The chateau was a former 15th century manor house. Staying the night, I could enjoy the spectacular views of the surrounding countryside and century-old trees in the gardens, then awoke to wander around the grounds which included a pretty chapel.
15th Century Porn and 18th Century Graffiti
Part of the purpose of our short sojourn was to explore some of the less frequented Loire valley chateaux, so I was surprised to arrive at Château du Plessis-Bourré to discover the place engulfed with campervans and their would-be purchasers.
Fortunately, our companions seemed more interested in their dream mobile holiday vehicle than with their historic surrounds, so we had the chateau to ourselves.
Built between 1469-1473 for Jean Bourré, the minister of finance at the time – which perhaps explains how it was constructed so quickly – the chateau is seen as a transitional castle. Outside it resembles a typical medieval fortress with thick walls and still-functioning drawbridge while inside lies a Renaissance castle with galleried courtyard, based on Italian designs that had greatly influenced Bourré, who was also its architect.
The chateau’s exterior has not been modified across the centuries, making it a popular choice for film makers, but it is inside that the real treasures lie.
The roof of the Guard’s Room is particularly spectacular, with graphic images that leave little to the imagination. Presumably designed to shock Bourré’s guests, the images so offended one subsequent owner that they were covered up. This perhaps explains how they were preserved through the French Revolution, when other symbols of aristocratic rule, such as the coat of arms above the fireplace were erased and replaced with graffiti.
The property’s other stand out feature is the small chapel, in which there is a statue of Joan of Arc, dressed as a woman while being groped by a male English jailor, while his French co-jailor stands in humbled awe.
A 15th Century Loire Valley Chateau B&B
While the exterior of Château du Plessis-Bourré has remained intact, the next of our Loire valley chateaux is much more hotchpotch.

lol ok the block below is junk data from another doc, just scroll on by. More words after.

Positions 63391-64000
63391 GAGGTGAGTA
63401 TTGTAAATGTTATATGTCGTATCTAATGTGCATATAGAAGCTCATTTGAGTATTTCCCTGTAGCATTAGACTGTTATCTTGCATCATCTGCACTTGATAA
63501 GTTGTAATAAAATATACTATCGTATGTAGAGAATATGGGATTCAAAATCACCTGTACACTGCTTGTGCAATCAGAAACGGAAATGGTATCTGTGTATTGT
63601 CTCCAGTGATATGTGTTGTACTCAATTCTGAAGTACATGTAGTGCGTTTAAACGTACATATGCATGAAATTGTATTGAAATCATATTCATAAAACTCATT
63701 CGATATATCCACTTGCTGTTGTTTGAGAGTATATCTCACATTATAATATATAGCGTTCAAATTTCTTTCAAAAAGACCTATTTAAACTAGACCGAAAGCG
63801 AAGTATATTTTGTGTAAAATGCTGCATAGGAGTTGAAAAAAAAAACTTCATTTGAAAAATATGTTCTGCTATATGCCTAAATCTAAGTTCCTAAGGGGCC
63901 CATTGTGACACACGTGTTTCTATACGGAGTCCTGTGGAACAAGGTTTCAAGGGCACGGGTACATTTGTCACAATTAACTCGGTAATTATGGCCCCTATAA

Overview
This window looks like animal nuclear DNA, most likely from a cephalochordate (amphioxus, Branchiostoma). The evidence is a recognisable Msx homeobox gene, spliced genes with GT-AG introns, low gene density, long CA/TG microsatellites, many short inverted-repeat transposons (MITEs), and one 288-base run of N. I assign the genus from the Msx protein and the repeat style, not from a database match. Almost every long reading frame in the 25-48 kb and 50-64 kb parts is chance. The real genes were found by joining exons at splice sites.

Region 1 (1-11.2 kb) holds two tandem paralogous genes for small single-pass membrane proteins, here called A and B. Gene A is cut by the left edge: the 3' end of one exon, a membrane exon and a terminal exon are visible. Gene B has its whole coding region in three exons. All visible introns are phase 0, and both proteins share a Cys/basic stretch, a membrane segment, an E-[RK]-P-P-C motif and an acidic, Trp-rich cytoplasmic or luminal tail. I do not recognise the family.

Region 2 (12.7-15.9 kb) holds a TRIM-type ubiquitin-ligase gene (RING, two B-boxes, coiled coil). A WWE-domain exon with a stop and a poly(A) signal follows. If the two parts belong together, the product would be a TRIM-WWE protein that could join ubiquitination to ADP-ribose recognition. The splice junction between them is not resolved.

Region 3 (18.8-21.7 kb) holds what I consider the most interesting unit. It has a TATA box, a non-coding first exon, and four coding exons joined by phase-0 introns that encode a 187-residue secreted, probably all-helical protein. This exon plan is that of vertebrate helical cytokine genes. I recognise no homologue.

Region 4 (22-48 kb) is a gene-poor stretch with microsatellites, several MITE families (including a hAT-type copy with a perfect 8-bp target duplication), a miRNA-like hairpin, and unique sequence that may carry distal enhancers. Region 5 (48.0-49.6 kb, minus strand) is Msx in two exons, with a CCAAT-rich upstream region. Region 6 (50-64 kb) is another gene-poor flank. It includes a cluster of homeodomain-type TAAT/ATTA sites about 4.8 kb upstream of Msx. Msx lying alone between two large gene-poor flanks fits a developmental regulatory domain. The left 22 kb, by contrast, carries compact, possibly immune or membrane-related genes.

Château de Brissac (cover photo) was built in the 15th century on the site of an 11th century castle, but it was badly damaged during the French Wars of Religion and largely rebuilt in the 17th century, with its commanding tower making it the tallest château in France.
On closer examination you can clearly see how the more recent tower has been stitched onto the previous structure in a manner that would never have survived a snagging list.
The chateau is still home to descendants of the Duke of Brissac who have owned the property since 1502, albeit with a slight hiatus circa 1789. The current Marquis of Brissac, Charles-André de Cossé-Brissac, still lives here – as does his father the 13th Duke of Brissac – and was kind enough to show us around his humble abode.
Loire Valley Chateaux Photo Gallery
Inside is the type of stately home that would send Scooby Doo off in search of ghosts. Indeed on our tour, as I was asking about secret passages, I learned upon a wall which concealed a door that led to a secret room. Unfortunately, it did not revolve to find me face to face with mild-mannered janitor dressed as a Mummy, as would no doubt have occurred to our canine detective. Instead, we discovered a room containing some linen.
If you wish to prolong your stay, there are two rooms let on a B&B basis, for €450 per night, practically ensuring you’ll have the place to yourself apart from Charles-André and his family.
Read Mark’s continuation of his journey through the Loire Valley Chateaux and wines to Fontevraud Abbey.